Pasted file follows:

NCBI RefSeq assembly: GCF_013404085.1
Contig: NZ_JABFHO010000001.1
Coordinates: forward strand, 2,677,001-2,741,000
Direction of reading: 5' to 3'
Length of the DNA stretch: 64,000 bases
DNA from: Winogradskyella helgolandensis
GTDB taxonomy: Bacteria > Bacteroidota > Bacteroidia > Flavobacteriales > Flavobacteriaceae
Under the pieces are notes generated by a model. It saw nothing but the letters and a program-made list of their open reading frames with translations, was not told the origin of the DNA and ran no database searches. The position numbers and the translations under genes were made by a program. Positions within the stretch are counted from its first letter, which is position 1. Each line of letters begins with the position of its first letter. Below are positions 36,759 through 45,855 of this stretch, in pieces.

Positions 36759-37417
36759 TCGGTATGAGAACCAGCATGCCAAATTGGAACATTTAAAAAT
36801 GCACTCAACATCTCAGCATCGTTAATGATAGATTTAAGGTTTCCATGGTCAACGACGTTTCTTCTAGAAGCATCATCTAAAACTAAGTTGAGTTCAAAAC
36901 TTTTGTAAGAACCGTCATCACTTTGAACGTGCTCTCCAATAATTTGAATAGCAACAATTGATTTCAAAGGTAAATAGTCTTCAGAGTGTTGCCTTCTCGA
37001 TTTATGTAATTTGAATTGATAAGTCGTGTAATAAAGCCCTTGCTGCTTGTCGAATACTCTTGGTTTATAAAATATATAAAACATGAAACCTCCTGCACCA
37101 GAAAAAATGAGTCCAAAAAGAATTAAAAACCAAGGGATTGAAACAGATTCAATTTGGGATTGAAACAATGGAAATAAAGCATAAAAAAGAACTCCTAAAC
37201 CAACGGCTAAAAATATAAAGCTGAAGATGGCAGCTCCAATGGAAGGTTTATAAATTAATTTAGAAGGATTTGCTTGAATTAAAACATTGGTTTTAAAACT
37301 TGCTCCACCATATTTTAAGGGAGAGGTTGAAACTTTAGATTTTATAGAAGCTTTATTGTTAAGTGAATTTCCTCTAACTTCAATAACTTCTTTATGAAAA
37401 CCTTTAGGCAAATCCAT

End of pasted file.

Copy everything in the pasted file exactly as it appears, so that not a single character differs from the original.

NCBI RefSeq assembly: GCF_013404085.1
Contig: NZ_JABFHO010000001.1
Coordinates: forward strand, 2,677,001-2,741,000
Direction of reading: 5' to 3'
Length of the DNA stretch: 64,000 bases
DNA from: Winogradskyella helgolandensis
GTDB taxonomy: Bacteria > Bacteroidota > Bacteroidia > Flavobacteriales > Flavobacteriaceae
Under the pieces are notes generated by a model. It saw nothing but the letters and a program-made list of their open reading frames with translations, was not told the origin of the DNA and ran no database searches. The position numbers and the translations under genes were made by a program. Positions within the stretch are counted from its first letter, which is position 1. Each line of letters begins with the position of its first letter. Below are positions 36,759 through 45,855 of this stretch, in pieces.

Positions 36759-37417
36759 TCGGTATGAGAACCAGCATGCCAAATTGGAACATTTAAAAAT
36801 GCACTCAACATCTCAGCATCGTTAATGATAGATTTAAGGTTTCCATGGTCAACGACGTTTCTTCTAGAAGCATCATCTAAAACTAAGTTGAGTTCAAAAC
36901 TTTTGTAAGAACCGTCATCACTTTGAACGTGCTCTCCAATAATTTGAATAGCAACAATTGATTTCAAAGGTAAATAGTCTTCAGAGTGTTGCCTTCTCGA
37001 TTTATGTAATTTGAATTGATAAGTCGTGTAATAAAGCCCTTGCTGCTTGTCGAATACTCTTGGTTTATAAAATATATAAAACATGAAACCTCCTGCACCA
37101 GAAAAAATGAGTCCAAAAAGAATTAAAAACCAAGGGATTGAAACAGATTCAATTTGGGATTGAAACAATGGAAATAAAGCATAAAAAAGAACTCCTAAAC
37201 CAACGGCTAAAAATATAAAGCTGAAGATGGCAGCTCCAATGGAAGGTTTATAAATTAATTTAGAAGGATTTGCTTGAATTAAAACATTGGTTTTAAAACT
37301 TGCTCCACCATATTTTAAGGGAGAGGTTGAAACTTTAGATTTTATAGAAGCTTTATTGTTAAGTGAATTTCCTCTAACTTCAATAACTTCTTTATGAAAA
37401 CCTTTAGGCAAATCCAT